Here is one of the world?s most magnificent islands in the sun. There are a few aspects which are on Virgin Gorda which cannot be found anywhere else in the Caribbean chain of islands. They are the Baths and the 16th century cannons in 10 feet of water. The Baths and gigantic round granite boulders, 40 x 30 feet around, all of which were spewed red hot from the depths of the earth millions of years ago. As this liquid hit the atmosphere, it solidified, coming to rest in this small area of the Caribbean. The name the Baths has come from these large boulders lying half-in half-out of the shallow water, creating a shallow pool. The main section inside these boulders is called the Cathedral where you can clearly see copper and iron slowly weeping from the boulders. It is, however, the wonderful walk from the Baths to Devil?s Bay which is most interesting. The path is thick with green undergrowth and the odd boulder; this opens out to a gorgeous bay named Devil?s Bay. Devil?s Bay was so named because this is where smugglers would be at the dead of night. The Baths is really a stop that should not be missed, and the walk to Devil?s Bay is also a not to be missed. The Baths is a lunchtime stop, as it is not protected from swells.

Savannah Bay

This anchorage should not be tackled by captains who do not know exactly how to get into Savannah Bay, but this is a great out of the way anchorage. Normally you would be by yourself, but it really is tough to get into. There is nothing special here to warrant asking your captain to venture into this Bay, so keep your time for the good stuff. The next one, Long Bay, is magnificent.

Long Bay VG

Many of my past guests have said that this is their favorite anchorage, yet there are no coconut palms. This anchorage is magnificent, especially for a late afternoon stop for the entire night. It is the view all the way down the Sir Francis Drake Channel with islands surrounding you all the way. In the early evening, the entire water and wind calm down to a glassy specter. The footprint-free white beach gleams as you take in this gorgeous view all the way down to St Thomas in the USVI. On a moonlit night, you can see each grain of sand on the seabed 15 feet below. The snorkeling is excellent, a good scuba spot, all water sports can be done here and at night it is very still, provided you tie your yacht to one of the 8-foot round boulders on the beach. There is a rock 27 feet above a deep seawater pool where children and adults can jump off. Long Bay Virgin Gorda is next to Mountain Point Virgin Gorda. But the jewel of Virgin Gorda is the Bitter End Yacht Club in the North Sound Virgin Gorda. One admiral described the North Sound Virgin Gorda to the King of England as, ?Here is a large well protected harbor where we can anchor the entire fleet of England with 300 degrees protection and there is no sign of dragons or any other sea monsters.?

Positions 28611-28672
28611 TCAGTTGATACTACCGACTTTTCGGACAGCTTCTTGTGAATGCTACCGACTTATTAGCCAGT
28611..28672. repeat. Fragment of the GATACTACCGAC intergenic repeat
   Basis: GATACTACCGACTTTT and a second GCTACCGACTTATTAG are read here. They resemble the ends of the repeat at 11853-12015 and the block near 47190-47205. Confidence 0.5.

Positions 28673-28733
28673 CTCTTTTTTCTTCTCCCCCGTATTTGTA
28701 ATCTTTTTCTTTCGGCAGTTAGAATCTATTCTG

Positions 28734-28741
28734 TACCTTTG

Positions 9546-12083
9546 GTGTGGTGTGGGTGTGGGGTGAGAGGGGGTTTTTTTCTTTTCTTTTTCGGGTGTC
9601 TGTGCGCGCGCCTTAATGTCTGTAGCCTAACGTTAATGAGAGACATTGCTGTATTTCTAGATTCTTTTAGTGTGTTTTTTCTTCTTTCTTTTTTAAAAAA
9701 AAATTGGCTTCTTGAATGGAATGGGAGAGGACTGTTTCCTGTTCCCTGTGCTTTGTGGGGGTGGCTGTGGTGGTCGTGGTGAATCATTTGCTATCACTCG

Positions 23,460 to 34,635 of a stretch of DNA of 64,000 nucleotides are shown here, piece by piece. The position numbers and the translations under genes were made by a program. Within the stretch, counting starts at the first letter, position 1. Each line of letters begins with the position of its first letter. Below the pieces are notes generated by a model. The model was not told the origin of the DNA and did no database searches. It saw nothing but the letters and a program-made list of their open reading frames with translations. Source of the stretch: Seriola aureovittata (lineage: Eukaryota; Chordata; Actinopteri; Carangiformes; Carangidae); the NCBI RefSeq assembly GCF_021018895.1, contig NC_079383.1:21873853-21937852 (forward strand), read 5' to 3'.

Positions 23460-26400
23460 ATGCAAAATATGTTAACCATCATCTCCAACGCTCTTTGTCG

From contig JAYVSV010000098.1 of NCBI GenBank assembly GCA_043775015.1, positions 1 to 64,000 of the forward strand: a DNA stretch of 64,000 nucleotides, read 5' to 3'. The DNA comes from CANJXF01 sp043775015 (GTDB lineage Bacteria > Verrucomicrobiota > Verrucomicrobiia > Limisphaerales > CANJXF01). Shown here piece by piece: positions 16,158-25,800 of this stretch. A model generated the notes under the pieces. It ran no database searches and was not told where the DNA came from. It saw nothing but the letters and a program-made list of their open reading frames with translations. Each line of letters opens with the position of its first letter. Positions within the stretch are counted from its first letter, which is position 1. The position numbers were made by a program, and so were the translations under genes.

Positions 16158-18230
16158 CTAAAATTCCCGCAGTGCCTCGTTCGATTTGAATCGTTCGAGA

The Bitter End Yacht Club is a wonder to man, as there are no roads to this 21st century resort. The only way to get to this resort is by land, and that also means every small stone had to be brought here to build this fantastic resort. There are so many things to do at The Bitter End Yacht Club that justifying a 2-day stay here is easy. 200 yards to the east of the Bitter End Yacht Club is Coulequan Barrier Reef, so snorkel on the outside of this barrier reef and visit the 4 16th century cannons in 10 feet of water. If you are on vacation onboard a catamaran, then make sure you venture into the Eustatia Sound. This is a huge lagoon where no yachts can get into, so seeing the odd catamaran there is great. There are a host of anchorages within the Eustatia Sound Virgin Gorda, the best of which is Deep Bay, and my other favorite is right behind Eustatia Island.

Necker Island